After the graduations of Jayne Appel in 2010 and Kayla Pedersen and Jeanette Pohlen in 2011, the team has not reloaded as it has traditionally, leaving the roster thin. The Ogwumikes propelled Stanford to the Final Four in 2012, and Chiney Ogwumike guided them back last season, after having stepped up in her sister's absence beyond anyone's expectations.

But there were cracks in the pavement last year, with a late-season loss to Washington and an unprecedented semifinal loss to USC in the Pac-12 Tournament.

The Cardinal's anemic roster this season is being downplayed. But the loss of Chiney Ogwumike, who averaged 26.2 points and 12.1 rebounds per game in her senior season, is severe. Also lost is Mikalela Ruef (7.1 points, 9.3 rebounds per game). Senior point guard Amber Orrange is now the leading scorer at 10.3 points per game, followed by sophomore Lili Thompson (8.3) and senior forward Bonnie Samuelson (7.3). All other returnees average 5.2 points per game or less. Much less, in some cases.

Of course, Hall of Fame coach Tara VanDerveer is taking the pro-active approach. She's scrapped her years-old "triangle offense" for a more perimeter-oriented approach that will put the offensive emphasis on Orrange.

Stanford also has three new freshmen who could contribute right away: guard Taylor Rooks, ranked 19th in her class, guard Brittany McPhee, ranked 25th, and forward Kaylee Johnson, ranked 30th.

Whether or not the Cardinal will stay atop the conference depends upon who, if anyone, will step up. Orrange has shown quiet leadership since her freshman year, and Thompson is promising because of her youth. Samuelson will likely be made a starter with them. But all three will have to increase their production substantially, as teams who survive significant player losses do so when others fill in the gaps.

VanDerveer acknowledges that it will be a whole new Stanford this year.

"Everyone has been working extremely hard throughout the summer and in practice thus far and we’re looking forward to the season," she said. "It will be a different look for us, but we are going to win by committee and will be doing some new things on the offensive end that will lend itself to having a more balanced attack."

The Cardinal jump into the fire their second game, as they take on Connecticut. They also face Texas, North Carolina and Tennessee before beginning conference play Jan. 3, against Colorado at home.

Thursday, October 23, 2014

Pac-12 preview: Washington State University

This is the eighth in an annual 12-part series previewing the Pac-12 teams for the upcoming season.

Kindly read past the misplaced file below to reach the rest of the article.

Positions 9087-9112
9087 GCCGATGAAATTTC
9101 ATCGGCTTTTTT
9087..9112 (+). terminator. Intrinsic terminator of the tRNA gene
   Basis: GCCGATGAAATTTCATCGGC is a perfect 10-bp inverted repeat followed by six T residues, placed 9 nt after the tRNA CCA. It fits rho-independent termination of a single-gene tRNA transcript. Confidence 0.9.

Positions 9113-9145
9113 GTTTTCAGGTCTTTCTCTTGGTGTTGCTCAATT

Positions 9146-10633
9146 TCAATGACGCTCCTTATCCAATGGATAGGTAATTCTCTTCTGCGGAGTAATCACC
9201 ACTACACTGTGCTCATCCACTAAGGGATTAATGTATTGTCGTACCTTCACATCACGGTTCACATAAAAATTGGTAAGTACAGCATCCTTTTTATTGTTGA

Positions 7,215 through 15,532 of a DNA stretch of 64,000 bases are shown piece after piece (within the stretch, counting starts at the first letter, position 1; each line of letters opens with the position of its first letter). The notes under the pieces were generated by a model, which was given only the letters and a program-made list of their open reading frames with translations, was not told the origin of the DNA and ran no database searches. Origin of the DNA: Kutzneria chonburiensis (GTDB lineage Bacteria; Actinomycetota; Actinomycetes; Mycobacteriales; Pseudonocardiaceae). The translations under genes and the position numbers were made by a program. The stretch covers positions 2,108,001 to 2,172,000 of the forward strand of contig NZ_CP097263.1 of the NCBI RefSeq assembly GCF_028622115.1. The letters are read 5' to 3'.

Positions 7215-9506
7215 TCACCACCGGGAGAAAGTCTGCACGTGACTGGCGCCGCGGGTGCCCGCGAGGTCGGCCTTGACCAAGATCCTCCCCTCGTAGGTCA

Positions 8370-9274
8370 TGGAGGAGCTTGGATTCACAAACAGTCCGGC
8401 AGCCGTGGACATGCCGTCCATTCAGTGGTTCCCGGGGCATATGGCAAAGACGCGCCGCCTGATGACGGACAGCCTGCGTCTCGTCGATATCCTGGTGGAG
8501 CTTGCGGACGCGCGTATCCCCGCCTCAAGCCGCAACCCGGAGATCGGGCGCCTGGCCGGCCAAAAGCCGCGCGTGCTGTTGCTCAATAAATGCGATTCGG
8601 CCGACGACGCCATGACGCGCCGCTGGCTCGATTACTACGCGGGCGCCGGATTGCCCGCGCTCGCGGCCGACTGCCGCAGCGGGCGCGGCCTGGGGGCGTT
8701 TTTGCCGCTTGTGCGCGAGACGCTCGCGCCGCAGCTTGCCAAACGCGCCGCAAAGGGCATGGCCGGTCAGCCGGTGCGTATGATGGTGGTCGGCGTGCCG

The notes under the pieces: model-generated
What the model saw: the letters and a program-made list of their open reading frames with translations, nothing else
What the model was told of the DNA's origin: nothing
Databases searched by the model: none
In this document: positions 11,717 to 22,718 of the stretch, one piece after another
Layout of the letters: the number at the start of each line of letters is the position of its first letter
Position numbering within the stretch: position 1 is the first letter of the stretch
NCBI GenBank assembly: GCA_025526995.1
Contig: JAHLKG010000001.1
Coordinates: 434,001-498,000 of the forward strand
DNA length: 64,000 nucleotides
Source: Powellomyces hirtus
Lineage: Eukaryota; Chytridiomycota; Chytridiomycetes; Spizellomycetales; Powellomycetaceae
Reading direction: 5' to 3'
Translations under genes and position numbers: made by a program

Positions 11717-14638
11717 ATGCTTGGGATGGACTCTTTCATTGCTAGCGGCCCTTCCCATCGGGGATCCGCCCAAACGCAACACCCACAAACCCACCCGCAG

In a conference on the rise, even Washington State showed signs of improvement last year. Instead of their usual 10th-12th place finish, they were seventh, with a 9-9 record. Overall the Cougars were 17-17 - their best finish in many years.

It couldn't have come at a better time for coach June Daugherty, who was in the last of a seven-year contract. Thus, even with a 73-146 record in Pullman, she got a five-year extension. Daugherty's luck continues with her 2014-2015 roster.

WSU lost only one starter and two low-scoring reserves from last season, and they return their two high-scorers: senior guard Tia Presley (19 points, 4.4 rebounds per game) and junior guard Lia Galdeira (18.5 points, 4.8 rebounds per game). Starting center Shalie Dheensaw (7.3 points, 6.6 rebounds per game), junior guard Taylor Edmonson (5.4 points per game) and starting junior guard Dawnyelle Awa 5.1 points, 3 rebounds per game) are also back.

Cougar newcomers this year are intriguing. Throughout her tenure at the school, Daugherty has struggled to attract caliber players. This year, as she has in the past, she went international to fix the problem. Four of the seven freshmen are from overseas, and all have extensive experience playing for the national teams of their respective countries.

Bianca Blanaru is a 6-foot-5 center from Romania who originally signed with Arkansas, but was released after coach Jimmy Dykes was hired. Louise Brown, a 6-foot-2 forward, hails from Melbourne. Another Aussie, guard Krystle McKenzie, is from Brisbane. Guard Pinelope Pavlopoulou is from Greece, where she was a leading contributor in international competition.

The three U.S.-born newcomers are Ashley Bolston, a 6-foot-2 guard from Medford, Ore.; guard Caila Hailey, from Inglewood, Calif.; and Nike McClure, a 6-foot-3 forward from Tenino, Wash.

"I'll put our class up against any class in the country," Daugherty said at Pac-12 media day yesterday.

WSU's pre-conference schedule is ambitious, as they face Dayton, Nebraska, Michigan, Maryland and Gonzaga. They begin Pac-12 play on the road, Jan. 3, as they take on Arizona.

22 days 'til college season

News keeps flowing:

Missouri senior Morgan Eye is eying an NCAA three-point record.

Arizona State hopes to build off their NCAA Tournament experience last season.

Today's Lady Vol report.

Senior Dearica Hamby has a chance to make a lasting impact at Wake Forest.

Tulane wants to go to the NCAA Tournament.

Penn State preview with coach Coquese Washington.

Stanford coach Tara VanDerveer is using a new offense this year.